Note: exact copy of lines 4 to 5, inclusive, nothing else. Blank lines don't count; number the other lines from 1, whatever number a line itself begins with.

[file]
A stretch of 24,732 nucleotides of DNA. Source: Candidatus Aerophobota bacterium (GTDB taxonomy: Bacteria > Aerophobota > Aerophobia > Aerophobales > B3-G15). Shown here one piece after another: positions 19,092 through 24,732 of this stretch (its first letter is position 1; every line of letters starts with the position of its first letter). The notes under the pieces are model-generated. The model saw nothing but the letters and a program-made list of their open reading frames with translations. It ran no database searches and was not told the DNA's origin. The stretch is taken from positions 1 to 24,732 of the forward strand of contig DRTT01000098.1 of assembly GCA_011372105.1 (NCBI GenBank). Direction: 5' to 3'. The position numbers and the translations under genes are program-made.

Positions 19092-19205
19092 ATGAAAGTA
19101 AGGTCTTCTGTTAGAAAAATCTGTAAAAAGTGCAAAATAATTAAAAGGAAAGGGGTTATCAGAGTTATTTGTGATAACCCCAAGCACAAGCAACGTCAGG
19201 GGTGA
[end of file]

19101 AGGTCTTCTGTTAGAAAAATCTGTAAAAAGTGCAAAATAATTAAAAGGAAAGGGGTTATCAGAGTTATTTGTGATAACCCCAAGCACAAGCAACGTCAGG
19201 GGTGA